08/10/2010 02:29 pm ET Updated May 25, 2011

When Reality Shows Collide

The big news in the reality TV world is the intersection of Sarah Palin and Kate Gosselin. The Alaska governor is preparing her own show called Sarah Palin's Alaska (who sold her the state?), while Kate Gosselin runs her own pimp-my-children show called Kate Plus Eight. Kate has reportedly brought her kids up to Alaska for a big scramble through the woods that will be filmed for all to see in the fall.

Reality TV is everywhere -- among Washington housewives, Jersey Shore denizens, cupcake bakers, Donald Trump wannabes. These shows are fast, cheap, and out of control. And very, very popular. Their influence has permeated popular culture and, alas, politics as well. When President Obama recently appeared on The View, he was asked whether Jersey Shore star Snooki should run for mayor of Wasilla (Sarah Palin's old position). Jeez, why ask the president of the United States about the military budget or U.S. policy toward Somalia when you can query him about using a reality TV star to torture the residents of a benighted Alaskan town?

Reality TV has reached the White House. So when will reality TV come to foreign policy?

Foreign policy is reality, you might point out. But a four-hour C-SPAN hearing on U.S.-Japan relations is not reality TV. Such a hearing unspools in real time, focuses on issues rather than personalities, features no unusual special effects, and has virtually no sex, violence, or ruthless competition. On TV, we want our reality varnished to a high gloss. Real reality is a bore.

To a certain extent, the Pentagon brought reality TV to foreign policy when it embedded journalists during the invasion of Iraq. The Pentagon saw embedding as a compromise between the free-range journalism of the Vietnam War and the banish-the-journalists approach of the first Gulf War. The Pentagon believed that the gritty reality of the Vietnam War, as captured by unrestricted reporters, caused a nosedive in popular support for U.S. involvement. In reality, as John MacArthur points out in his book Second Front, only a handful of reporters from the mainstream media broke ranks to challenge the official U.S. government version of the Vietnam War, and then only in its later stages. Nevertheless, the Pentagon went on to severely restrict media coverage of U.S. wars in Grenada and Panama in the 1980s and then essentially censor all coverage of the first Gulf War.

For the second Gulf War, embedding was a way of controlling without directly censoring. The Pentagon in essence created a reality TV show where it controlled the horizontal and the vertical. "This war was a TV show on a new scale with as many 'events' as a televised Olympics," writes Danny Schechter in his book Embedded. "Media outlets were willing, even enthusiastic participants in presenting the made-for-television spectacle." Americans react very negatively to the notion that they are being censored. But we are okay with infotainment.

If war has become a reality show, what's next? Perhaps Hillary Clinton will soon have her own show, which features a heavily spliced diplomat's tour of the world, with asides on her favorite restaurant in Tokyo and where she gets her hair done in Moscow. Some foreign leaders are way ahead of the United States. Hugo Chavez, the Venezuelan leader, runs his own largely unscripted Sunday show "Aló Presidente," which has inspired similar shows by the leaders of Bolivia and Ecuador.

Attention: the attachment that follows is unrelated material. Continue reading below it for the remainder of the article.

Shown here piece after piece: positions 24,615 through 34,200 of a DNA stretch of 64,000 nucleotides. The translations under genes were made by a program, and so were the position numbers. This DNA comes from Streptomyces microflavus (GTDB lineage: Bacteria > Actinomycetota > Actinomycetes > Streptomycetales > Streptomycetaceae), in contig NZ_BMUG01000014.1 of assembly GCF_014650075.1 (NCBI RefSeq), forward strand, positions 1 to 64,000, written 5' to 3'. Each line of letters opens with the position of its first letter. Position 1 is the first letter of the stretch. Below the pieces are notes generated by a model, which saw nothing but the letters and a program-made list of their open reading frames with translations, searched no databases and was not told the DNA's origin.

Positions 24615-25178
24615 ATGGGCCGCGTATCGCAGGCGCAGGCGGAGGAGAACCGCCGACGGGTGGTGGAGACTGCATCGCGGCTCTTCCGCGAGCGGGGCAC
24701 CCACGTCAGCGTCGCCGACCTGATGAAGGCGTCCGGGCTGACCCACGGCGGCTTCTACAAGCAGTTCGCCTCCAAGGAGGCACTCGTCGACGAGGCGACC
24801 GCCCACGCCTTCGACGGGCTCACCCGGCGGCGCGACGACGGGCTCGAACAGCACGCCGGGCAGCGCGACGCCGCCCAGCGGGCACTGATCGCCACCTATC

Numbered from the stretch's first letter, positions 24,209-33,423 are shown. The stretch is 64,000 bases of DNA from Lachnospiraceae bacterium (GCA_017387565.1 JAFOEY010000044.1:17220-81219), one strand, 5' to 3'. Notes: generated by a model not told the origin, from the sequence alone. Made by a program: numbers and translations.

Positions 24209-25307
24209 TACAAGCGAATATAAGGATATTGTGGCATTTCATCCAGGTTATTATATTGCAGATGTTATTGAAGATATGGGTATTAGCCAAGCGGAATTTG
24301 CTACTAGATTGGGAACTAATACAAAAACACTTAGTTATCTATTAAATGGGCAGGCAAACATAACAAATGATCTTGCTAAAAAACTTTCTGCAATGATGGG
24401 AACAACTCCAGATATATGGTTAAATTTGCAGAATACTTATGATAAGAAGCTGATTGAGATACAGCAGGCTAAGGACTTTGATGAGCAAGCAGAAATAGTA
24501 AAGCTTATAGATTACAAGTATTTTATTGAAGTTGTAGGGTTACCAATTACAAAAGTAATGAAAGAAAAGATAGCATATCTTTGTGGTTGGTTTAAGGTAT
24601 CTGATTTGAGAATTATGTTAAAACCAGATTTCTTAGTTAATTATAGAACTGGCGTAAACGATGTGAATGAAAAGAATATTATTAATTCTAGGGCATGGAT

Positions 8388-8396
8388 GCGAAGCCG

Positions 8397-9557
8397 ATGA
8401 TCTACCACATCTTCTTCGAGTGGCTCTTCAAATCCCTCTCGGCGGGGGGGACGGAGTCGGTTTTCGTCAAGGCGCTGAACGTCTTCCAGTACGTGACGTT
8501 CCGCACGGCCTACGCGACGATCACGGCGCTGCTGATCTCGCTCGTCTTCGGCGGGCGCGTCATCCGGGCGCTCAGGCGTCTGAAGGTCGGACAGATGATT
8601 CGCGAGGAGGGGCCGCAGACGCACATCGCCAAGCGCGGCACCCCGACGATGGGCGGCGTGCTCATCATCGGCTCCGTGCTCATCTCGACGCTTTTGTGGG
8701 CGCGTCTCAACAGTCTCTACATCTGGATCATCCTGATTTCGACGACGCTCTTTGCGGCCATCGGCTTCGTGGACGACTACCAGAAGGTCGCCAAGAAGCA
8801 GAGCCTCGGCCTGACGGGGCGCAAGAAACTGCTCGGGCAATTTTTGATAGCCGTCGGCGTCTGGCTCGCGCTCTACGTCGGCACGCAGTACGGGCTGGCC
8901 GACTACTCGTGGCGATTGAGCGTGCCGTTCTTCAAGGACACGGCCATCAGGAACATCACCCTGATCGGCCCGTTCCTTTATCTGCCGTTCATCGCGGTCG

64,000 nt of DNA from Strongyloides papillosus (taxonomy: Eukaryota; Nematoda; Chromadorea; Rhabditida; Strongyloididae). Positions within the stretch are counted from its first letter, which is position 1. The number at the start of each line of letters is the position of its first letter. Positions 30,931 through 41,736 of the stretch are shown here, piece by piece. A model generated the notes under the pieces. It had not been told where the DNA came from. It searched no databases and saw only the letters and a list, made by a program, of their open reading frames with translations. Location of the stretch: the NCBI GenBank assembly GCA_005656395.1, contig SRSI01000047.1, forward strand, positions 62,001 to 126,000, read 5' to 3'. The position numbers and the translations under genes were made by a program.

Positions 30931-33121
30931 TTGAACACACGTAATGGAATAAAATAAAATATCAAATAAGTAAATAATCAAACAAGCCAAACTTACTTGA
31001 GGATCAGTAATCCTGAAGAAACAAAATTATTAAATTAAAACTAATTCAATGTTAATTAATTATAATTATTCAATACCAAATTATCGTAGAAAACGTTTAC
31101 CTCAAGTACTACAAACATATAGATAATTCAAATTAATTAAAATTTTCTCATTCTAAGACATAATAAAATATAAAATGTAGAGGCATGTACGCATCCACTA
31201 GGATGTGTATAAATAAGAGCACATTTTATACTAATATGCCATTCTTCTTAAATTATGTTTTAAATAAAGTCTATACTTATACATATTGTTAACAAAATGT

Will Obama and Ahmadinejad soon follow suit? Then, instead of having a war between the United States and Iran, the two leaders can appear on each other's reality TV shows, like Kate and Sarah, and have a dance-off or sing a song in front of Simon Cowell or compete to make the most delicious meal in 30 minutes out of lima beans, veal cheeks, and radicchio. The loser has to give up his country's nuclear program.

Why stop with just two leaders? I envision a new "Survivor" series on climate change, in which the G20 leaders all meet on the rapidly disappearing island of Ghoramara in the Sundarbans between India and Bangladesh. They have six months to come up with a plan to cut global carbon emissions, and each week they can vote off the island a different pig-headed leader. If they don't come up with a plan, they all have to stay put until the island disappears and them with it: Survivor/No Survivor: the Global Warming Edition.

Although I would certainly prefer a televised cook-off between Ahmadinejad and Obama to a war between the two countries, television and foreign policy in fact shouldn't mix. As Neil Postman write in Amusing Ourselves to Death, "Television... serves us most usefully when presenting junk-entertainment; it serves us most ill when it co-opts serious modes of discourse -- news, politics, science, education, commerce, religion -- and turns them into entertainment packages."

Best, then, if Obama remains blissfully unaware of Snooki and she of politics altogether. And let's all hope that Sarah Palin stays in the world of reality TV, and doesn't have to pretend in two years' time to have a foreign policy when she steps out onto her porch to look at Russia.

Subscribe to FPIF's World Beat here.
Sign up with FPIF on Facebook.
Follow FPIF on Twitter.
Follow John Feffer on Twitter.